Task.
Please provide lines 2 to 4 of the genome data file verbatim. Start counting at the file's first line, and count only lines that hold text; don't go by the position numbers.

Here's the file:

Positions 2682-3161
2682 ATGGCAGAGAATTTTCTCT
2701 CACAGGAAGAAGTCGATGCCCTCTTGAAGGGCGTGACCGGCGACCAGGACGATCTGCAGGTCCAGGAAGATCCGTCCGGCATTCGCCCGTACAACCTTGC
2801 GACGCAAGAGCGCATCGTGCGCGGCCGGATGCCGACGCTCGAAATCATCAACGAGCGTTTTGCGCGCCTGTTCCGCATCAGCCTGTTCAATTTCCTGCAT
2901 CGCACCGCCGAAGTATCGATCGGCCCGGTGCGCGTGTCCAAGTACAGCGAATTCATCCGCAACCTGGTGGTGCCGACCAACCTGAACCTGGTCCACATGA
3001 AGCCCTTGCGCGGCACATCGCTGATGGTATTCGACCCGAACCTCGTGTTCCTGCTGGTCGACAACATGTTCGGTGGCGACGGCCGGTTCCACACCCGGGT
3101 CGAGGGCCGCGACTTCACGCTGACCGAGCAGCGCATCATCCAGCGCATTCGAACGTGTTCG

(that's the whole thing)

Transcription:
2682 ATGGCAGAGAATTTTCTCT
2701 CACAGGAAGAAGTCGATGCCCTCTTGAAGGGCGTGACCGGCGACCAGGACGATCTGCAGGTCCAGGAAGATCCGTCCGGCATTCGCCCGTACAACCTTGC
2801 GACGCAAGAGCGCATCGTGCGCGGCCGGATGCCGACGCTCGAAATCATCAACGAGCGTTTTGCGCGCCTGTTCCGCATCAGCCTGTTCAATTTCCTGCAT